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Whenever energy is added to a system, the system gains mass

  1. Jan 27, 2009 #1

    dav2008

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    Gold Member

    "Whenever energy is added to a system, the system gains mass"

    http://en.wikipedia.org/wiki/Mass-energy_equivalence#Practical_examples
    From wikipedia:
    Is this actually true? If someone said this to me in a conversation I would tell them compressing the spring does absolutely nothing to its mass and increasing the temperature of an object does nothing to its mass.

    Now it's on Wikipedia so I'm wondering if I'm missing some concept here...

    I was going to remove it but I wanted confirmation first.
     
  2. jcsd
  3. Jan 27, 2009 #2

    Nabeshin

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    Re: "Whenever energy is added to a system, the system gains mass"

    The temperature example sounds plausible, but I don't know about the compressed spring. By that same token of logic, if PE increases mass, lifting a box will increase the mass?

    Temperature I can get because of the motion of the particles etc. but nothing fundamental changes about a box when I lift it 1m, giving it gravitational potential energy.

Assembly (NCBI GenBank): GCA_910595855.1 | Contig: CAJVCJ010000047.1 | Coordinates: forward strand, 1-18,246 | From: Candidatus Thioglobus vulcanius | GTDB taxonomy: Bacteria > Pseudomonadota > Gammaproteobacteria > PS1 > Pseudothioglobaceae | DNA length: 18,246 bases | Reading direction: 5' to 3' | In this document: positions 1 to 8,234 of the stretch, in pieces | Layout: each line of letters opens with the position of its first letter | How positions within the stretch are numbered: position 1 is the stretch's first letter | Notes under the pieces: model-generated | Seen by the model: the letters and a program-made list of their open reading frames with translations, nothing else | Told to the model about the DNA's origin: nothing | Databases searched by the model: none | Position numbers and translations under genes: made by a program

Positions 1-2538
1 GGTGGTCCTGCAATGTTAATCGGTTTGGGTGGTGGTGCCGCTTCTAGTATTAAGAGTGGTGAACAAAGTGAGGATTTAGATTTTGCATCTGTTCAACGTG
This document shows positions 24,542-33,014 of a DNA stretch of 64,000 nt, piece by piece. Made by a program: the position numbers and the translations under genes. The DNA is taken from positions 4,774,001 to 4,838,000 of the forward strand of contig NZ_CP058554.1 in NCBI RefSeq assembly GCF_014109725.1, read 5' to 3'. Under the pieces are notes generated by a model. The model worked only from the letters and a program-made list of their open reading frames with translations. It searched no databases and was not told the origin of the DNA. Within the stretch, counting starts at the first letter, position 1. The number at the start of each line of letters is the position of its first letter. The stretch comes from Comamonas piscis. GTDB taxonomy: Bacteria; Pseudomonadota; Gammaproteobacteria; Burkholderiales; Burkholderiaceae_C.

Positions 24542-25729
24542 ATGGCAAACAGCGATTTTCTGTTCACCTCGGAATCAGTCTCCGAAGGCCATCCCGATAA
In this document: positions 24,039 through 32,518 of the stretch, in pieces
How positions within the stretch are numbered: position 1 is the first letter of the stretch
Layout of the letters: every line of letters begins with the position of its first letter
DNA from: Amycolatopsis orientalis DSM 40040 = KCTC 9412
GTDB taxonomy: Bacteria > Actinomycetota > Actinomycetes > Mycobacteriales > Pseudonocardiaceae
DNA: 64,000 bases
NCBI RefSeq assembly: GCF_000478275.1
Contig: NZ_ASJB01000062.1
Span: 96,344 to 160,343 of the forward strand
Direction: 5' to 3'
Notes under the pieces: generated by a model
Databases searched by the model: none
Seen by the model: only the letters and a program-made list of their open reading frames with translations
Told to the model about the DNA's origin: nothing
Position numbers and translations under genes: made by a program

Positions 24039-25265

4. Jan 27, 2009 #3

    jtbell

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    Staff: Mentor

    Re: "Whenever energy is added to a system, the system gains mass"

    I gave an answer to this question in the following thread just a few minutes ago:

    https://www.physicsforums.com/showthread.php?t=287666
     
  5. Jan 27, 2009 #4
    Re: "Whenever energy is added to a system, the system gains mass"

    dav, did you bother to read the reference ("[8]") for the paragraph you wish to delete (from the wikipedia page on a topic that you don't understand)?

    Yes, compressing a spring or heating a potato increase their mass. (Hint: in one sense we can say that energy is mass, and nobody disagrees with this when we are referring to a system that is at rest.)

    Lifting a box higher above the earth can increase the mass of a system encompassing both the earth and the box, but not of the box itself (as Nabeshin and jtbell noted).
     
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